Recall that if \(p(t)\) denotes the pulse shape of a PAM waveform and \(h(t)\) is a filter function, then in AWGN the SNR at the output of the demodulator is equal to the input SNR (with an appropriate normalization factor) times the factor\[\begin{equation}\tag{1}\frac{\left|\int_{-\infty}^{+\infty} p(t) \overline{h(t)}\, dt\right|^2}{\int_{-\infty}^{+\infty} |h(t)|^2\, dt}.\end{equation}\]This factor describes the losses caused by filtering. As a consequence of the Cauchy-Schwarz inequality, we see that the output SNR is maximized when a matched filter \(h = p\) is used.

To derive this expression, we assume that we receive the waveform\[y(t) = ap(t) + n(t)\]with \(a \in \mathbb{C}\) and \(n(t)\) a circularly symmetric stationary Gaussian process with covariance \(\mathbb{E}[n(t)\overline{n(s)}] = \delta(t-s)\). The demodulator output is\[T(y) = \int_{-\infty}^{+\infty} y(t) \overline{h(t)}\, dt.\]The output SNR is defined as \(|\mathbb{E}[T(y)]|^2/V(T(y))\). Since \(\mathbb{E}[n(t)] = 0\) due to the circular symmetry, we have\[\mathbb{E}[T(y)] = a\int_{-\infty}^{+\infty} p(t)\overline{h(t)}\,dt.\]Additionally,\[\begin{split}V(T(y)) &= \mathbb{E}[|T(y) – \mathbb{E}[T(y)]|^2] = \mathbb{E}\left[\left|\int_{-\infty}^{+\infty} n(t)\overline{h(t)}\,dt\right|^2\right] \\ &= \mathbb{E}\left[\int_{-\infty}^{+\infty}\int_{-\infty}^{+\infty} n(t)\overline{n(s)}\overline{h(t)}h(s)\,dtds\right] \\ &= \int_{-\infty}^{+\infty}\int_{-\infty}^{+\infty} \mathbb{E}\left[n(t)\overline{n(s)}\right]\overline{h(t)}h(s)\,dtds \\ &= \int_{-\infty}^{+\infty} |h(t)|^2\, dt. \end{split}\]Therefore, we see that the output SNR equals\[\frac{|a|^2\left|\int_{-\infty}^{+\infty} p(t) \overline{h(t)}\, dt\right|^2}{\int_{-\infty}^{+\infty} |h(t)|^2 dt.}.\]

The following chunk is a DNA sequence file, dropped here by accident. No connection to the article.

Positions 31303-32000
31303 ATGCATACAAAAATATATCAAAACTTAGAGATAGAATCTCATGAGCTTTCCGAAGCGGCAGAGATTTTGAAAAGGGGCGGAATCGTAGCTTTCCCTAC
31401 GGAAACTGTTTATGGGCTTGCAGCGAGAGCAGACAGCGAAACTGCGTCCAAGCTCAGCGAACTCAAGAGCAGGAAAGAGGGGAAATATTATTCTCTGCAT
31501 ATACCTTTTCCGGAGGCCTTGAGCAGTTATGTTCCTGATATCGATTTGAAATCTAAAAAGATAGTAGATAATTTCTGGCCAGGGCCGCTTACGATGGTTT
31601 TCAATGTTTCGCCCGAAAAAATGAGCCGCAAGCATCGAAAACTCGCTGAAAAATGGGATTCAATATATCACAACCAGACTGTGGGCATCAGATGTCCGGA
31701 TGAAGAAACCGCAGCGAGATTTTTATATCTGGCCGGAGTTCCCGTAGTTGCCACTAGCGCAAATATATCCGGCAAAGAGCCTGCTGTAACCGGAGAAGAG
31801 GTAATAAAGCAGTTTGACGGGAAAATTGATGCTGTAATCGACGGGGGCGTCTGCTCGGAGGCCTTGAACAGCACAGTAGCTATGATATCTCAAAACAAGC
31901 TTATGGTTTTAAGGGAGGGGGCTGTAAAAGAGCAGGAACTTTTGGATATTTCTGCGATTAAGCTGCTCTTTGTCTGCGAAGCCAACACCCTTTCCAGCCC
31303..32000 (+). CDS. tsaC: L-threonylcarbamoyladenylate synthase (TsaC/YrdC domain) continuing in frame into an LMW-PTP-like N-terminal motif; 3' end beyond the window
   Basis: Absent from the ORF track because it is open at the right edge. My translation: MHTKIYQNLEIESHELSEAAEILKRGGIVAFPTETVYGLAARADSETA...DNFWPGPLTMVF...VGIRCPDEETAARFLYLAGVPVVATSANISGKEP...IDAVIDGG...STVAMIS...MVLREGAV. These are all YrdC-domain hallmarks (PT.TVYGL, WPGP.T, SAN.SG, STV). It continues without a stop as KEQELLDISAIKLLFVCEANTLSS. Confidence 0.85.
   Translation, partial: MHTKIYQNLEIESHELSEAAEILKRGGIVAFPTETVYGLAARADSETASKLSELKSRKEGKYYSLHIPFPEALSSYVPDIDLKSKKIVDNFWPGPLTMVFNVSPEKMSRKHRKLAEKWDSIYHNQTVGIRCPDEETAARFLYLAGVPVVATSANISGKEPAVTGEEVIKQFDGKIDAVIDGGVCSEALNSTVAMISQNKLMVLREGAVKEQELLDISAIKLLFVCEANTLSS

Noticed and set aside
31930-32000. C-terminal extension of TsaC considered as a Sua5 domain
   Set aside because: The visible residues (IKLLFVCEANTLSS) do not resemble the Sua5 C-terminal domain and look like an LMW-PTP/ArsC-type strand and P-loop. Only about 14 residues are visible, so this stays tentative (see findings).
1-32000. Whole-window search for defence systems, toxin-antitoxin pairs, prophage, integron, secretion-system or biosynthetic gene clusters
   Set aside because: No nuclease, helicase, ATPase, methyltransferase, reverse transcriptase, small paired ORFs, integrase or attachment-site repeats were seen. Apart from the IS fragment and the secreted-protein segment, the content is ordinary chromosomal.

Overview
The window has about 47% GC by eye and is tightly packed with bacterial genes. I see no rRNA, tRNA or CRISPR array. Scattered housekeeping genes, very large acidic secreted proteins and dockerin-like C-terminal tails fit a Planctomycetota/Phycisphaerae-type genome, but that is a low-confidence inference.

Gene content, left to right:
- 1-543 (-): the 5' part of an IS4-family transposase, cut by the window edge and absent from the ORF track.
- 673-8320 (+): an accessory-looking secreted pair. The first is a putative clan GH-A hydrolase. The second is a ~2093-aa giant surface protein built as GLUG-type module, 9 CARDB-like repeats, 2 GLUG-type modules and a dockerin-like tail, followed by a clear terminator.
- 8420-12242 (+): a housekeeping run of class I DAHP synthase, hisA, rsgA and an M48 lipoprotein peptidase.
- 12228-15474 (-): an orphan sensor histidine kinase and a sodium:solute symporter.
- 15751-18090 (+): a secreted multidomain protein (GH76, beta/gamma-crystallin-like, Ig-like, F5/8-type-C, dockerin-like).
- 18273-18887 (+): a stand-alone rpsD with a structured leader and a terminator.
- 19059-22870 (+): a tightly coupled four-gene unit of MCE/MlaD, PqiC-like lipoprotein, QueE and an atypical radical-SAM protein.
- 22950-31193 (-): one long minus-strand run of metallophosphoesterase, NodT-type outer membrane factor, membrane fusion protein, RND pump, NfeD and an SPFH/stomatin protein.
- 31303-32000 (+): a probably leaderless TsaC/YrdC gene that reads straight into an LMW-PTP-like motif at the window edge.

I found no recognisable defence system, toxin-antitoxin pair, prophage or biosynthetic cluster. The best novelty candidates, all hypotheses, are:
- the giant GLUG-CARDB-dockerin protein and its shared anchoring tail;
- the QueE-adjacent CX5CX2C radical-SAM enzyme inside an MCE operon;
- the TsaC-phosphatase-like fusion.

The losses caused by using a non-matched filter \(h\), in comparison to using a matched filter, can be computed as the quotient of the quantity (1) divided by the same quantity where \(h\) is replaced by \(p\). This gives\[\frac{\frac{\left|\int_{-\infty}^{+\infty} p(t) \overline{h(t)}\, dt\right|^2}{\int_{-\infty}^{+\infty} |h(t)|^2\, dt}}{\frac{\left|\int_{-\infty}^{+\infty} |p(t)|^2\, dt\right|^2}{\int_{-\infty}^{+\infty} |p(t)|^2\, dt}}=\frac{\left|\int_{-\infty}^{+\infty} p(t) \overline{h(t)}\, dt\right|^2}{\int_{-\infty}^{+\infty} |p(t)|^2\, dt\cdot \int_{-\infty}^{+\infty} |h(t)|^2\, dt}.\]

We notice that this expression is symmetric in \(p\) and \(h\), in the sense that if we interchange \(p\) and \(h\) we obtain the same quantity. This shows that, as I mentioned above, the losses obtained when filtering waveform A with pulse B coincide with the losses obtained when filtering waveform B with pulse A. This is a clear consequence of these calculations, but I haven’t found a way to understand this more intuitively. We can say that the losses are equal to the cosine squared of the angle between the pulse shape vectors in \(L^2(\mathbb{R})\). This remark makes the symmetry clear, but I’m not sure if I’m satisfied by this as an intuitive explanation.